Using more than a single piece of visual information, such as graphs, diagrams and explanatory text, may divide a students' attention between them. This increase in the memory load may make it more difficult to establish new schemas. According to Cognitive Psychology experts in the educational psychology review, this effect can be reduced by altering the instructional conditions, such as incorporating labels into diagrams or by focusing on any single item in the visual stimuli or visual instructional design in a sequential manner. For teachers, it's important to remember that students have limited mental storage capacity and we should design complex tasks so as not to cause too much 'attention flipping'. With all the digital distractions that our students encounter, taking personal responsibility for our own mental load might soon be regarded as an essential problem-solving skill. This type of knowledge of instructional control can certainly improve outcomes by lessening the load during learning.

4. Using Visual and Auditory Channels in the Working Memory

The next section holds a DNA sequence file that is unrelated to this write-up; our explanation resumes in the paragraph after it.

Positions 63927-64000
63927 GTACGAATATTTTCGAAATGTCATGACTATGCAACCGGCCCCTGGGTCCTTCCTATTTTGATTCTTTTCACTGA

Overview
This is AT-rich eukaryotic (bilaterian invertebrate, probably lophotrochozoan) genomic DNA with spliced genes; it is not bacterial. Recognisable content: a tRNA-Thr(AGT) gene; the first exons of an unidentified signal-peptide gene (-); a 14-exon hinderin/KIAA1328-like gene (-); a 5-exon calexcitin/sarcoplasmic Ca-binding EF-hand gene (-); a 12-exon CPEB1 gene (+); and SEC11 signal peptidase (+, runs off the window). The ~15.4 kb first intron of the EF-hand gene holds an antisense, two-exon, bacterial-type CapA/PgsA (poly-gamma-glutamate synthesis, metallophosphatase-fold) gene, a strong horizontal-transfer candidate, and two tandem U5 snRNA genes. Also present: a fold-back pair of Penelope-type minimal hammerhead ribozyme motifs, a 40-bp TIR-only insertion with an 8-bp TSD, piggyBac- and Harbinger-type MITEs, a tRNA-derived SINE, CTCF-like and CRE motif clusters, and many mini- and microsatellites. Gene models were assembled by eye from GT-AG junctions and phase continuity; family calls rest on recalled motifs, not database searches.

The split-attention effect can be reduced by replacing some of the visual instructional design with auditory details. This will reduce the cognitive load on students' visual working memory while also utilizing the auditory instructional materials, which owns their individual memory space. Some of the instructional designers and teachers replicate this by directing their students' attention to parts of a visual representation while talking about it. This has the effect of reducing the mental storage capacity needed as the working memory is no longer struggling to decode lots of text. Reducing the mental load using this type of approach during cognitive tasks is sometimes referred to as dual coding. There are particular implications for using this strategy in reducing the load in multimedia learning. Minimising the amount of text and incorporating symbols can significantly improve the learner's experience.